If you have one of the older classic transceivers, servicing and repairing them can be a real pain without the service manual…and the necessary extender cards, to lift your desired board clear of the others.  Service manuals are normally easy to find on line, but the extender cards are rare.  I’ve managed to assemble sets for the old radios I have.

Recently I acquired TWO old TRIO TS-900 transceivers from the early 1970s; one from a friend and the other from eBay.  The one from a friend is lovely and works well…the other is good but a bit grubby and needs TLC.  Note that these radios were sold under the Kenwood brand and Henry Radio in the USA.

I managed to obtain a download of the user manual which probably includes everything you need to repair a TRIO TS-900; the eBay radio came with an original well thumbed copy.  There is a digital copy of the more comprehensive service manual floating about, but so far I can’t locate a copy.  Can you help?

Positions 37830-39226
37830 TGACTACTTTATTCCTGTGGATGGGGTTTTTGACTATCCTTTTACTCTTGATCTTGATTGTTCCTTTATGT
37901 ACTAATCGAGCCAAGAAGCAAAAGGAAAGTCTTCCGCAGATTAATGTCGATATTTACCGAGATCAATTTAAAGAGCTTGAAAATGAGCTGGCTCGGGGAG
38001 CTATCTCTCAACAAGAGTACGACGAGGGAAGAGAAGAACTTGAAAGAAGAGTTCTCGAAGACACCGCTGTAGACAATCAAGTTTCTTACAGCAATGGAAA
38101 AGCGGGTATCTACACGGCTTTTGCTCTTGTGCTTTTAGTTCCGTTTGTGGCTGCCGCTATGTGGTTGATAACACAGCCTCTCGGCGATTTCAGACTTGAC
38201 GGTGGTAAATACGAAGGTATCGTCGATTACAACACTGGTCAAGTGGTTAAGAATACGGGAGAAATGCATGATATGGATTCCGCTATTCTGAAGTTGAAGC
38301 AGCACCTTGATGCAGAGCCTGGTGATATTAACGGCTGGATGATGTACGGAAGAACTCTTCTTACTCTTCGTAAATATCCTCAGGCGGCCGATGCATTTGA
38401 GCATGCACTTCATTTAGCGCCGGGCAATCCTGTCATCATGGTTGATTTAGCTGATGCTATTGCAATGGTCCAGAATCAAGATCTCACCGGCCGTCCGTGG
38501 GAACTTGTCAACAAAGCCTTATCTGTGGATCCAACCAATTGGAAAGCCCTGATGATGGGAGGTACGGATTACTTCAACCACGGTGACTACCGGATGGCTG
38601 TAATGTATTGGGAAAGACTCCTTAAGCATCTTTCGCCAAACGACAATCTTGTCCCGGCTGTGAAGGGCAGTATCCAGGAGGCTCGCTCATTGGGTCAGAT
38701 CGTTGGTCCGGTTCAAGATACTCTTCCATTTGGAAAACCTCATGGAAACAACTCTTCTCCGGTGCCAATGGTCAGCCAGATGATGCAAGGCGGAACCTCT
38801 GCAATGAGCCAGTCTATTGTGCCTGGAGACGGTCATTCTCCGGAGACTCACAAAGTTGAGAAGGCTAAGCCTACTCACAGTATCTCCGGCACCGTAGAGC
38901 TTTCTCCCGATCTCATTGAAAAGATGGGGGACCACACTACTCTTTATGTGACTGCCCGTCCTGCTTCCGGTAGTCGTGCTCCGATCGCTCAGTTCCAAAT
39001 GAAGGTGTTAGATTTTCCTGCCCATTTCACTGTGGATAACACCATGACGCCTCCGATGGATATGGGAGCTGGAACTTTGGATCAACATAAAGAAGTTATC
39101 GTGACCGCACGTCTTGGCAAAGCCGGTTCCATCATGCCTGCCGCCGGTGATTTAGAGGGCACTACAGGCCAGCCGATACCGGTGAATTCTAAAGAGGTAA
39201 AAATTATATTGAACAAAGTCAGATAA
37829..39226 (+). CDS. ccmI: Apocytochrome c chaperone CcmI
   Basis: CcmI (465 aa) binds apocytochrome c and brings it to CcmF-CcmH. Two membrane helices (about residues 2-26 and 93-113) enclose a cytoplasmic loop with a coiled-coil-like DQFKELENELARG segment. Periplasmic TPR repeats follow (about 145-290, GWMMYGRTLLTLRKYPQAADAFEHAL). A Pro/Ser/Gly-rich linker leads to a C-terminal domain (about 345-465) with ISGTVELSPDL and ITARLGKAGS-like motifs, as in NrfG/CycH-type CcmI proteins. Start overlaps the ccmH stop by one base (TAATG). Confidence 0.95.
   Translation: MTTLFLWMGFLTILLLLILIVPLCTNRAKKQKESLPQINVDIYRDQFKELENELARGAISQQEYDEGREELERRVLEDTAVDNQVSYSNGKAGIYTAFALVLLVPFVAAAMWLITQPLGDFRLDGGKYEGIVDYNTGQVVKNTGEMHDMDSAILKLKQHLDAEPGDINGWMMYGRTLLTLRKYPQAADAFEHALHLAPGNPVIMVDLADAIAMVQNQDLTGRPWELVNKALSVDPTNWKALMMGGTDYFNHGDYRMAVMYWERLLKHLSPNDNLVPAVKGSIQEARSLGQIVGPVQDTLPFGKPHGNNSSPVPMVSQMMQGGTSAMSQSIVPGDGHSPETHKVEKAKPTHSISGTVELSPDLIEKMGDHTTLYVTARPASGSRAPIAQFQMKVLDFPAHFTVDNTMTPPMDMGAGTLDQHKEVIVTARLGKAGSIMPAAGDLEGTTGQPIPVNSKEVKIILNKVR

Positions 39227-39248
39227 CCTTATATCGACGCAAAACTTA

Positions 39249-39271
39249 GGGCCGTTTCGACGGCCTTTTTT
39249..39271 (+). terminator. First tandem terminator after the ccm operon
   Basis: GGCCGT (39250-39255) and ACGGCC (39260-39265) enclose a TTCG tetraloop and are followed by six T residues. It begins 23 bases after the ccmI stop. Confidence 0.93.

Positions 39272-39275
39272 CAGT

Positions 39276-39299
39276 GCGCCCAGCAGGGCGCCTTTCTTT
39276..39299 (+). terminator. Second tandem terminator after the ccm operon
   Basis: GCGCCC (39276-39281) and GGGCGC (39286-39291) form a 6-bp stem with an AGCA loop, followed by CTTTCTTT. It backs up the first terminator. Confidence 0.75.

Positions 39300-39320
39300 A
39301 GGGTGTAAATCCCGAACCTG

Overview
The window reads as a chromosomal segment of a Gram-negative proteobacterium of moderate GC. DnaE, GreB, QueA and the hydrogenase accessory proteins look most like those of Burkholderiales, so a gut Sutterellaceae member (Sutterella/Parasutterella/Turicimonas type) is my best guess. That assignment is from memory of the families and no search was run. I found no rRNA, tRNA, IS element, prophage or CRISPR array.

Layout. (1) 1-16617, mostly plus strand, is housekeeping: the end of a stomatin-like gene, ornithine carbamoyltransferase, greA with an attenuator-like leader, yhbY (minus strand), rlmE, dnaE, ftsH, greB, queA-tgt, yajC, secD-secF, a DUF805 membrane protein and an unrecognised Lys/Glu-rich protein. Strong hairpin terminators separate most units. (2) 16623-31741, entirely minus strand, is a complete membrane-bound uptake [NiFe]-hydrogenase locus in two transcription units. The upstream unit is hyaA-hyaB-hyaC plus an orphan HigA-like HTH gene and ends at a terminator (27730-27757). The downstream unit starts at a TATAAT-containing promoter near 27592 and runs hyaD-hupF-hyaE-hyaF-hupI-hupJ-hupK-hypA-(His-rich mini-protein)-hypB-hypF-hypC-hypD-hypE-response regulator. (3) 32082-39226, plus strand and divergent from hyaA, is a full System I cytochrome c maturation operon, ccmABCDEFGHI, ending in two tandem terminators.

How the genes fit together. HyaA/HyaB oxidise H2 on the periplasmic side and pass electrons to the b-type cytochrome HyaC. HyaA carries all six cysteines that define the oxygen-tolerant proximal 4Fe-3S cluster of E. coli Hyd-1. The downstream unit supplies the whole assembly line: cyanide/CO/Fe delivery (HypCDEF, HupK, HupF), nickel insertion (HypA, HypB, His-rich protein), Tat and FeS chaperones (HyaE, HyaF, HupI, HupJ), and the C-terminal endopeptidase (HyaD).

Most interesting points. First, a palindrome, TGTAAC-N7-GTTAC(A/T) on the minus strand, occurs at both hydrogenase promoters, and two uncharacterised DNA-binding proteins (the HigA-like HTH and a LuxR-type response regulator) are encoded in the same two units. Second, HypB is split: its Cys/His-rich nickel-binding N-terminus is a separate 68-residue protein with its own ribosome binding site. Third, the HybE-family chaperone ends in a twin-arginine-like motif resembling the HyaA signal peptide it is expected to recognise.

Incidentally, if you ever get the chance of one of these radios and have the skills to look after it, buy it!  They were the Rolls Royce of transceivers in their day and even have separate upper and lower sideband filters.

There is an eBay user ‘sparko6079‘ aka John Nery WA1ESO who makes and sells a wide variety of extender cards on eBay; just search for his user ID if the link above doesn’t work.  If you can get a set of manufacturer’s extender cards for your radio, do so.  John’s cards are a bit ‘agricultural’ in comparison to originals, and require finishing by you once they arrive.  John seems to make his cards by cutting a piece of copper board to size, milling separators on the board to make the tracks and then part soldering an edge connector on.  The copper is free to oxidise so you will need to apply a suitable protective coating.  Some of his boards are coated and the edge connector tinned; no gold plating like the originals.

John Nery’s boards are not perfect but with a little work can be ideal if you are caring for an older radio…a life saver in some cases.  John charges around $13 to put the board in a jiffy bag and post it.  My package had $3-23 crossed out in pen so I tackled John on this and he refunded $8-00.  The USPS is reliable and cheap…the expense comes because so many people scam sellers and claim they didn’t receive items.  Hence a signature is needed and the postage price soars.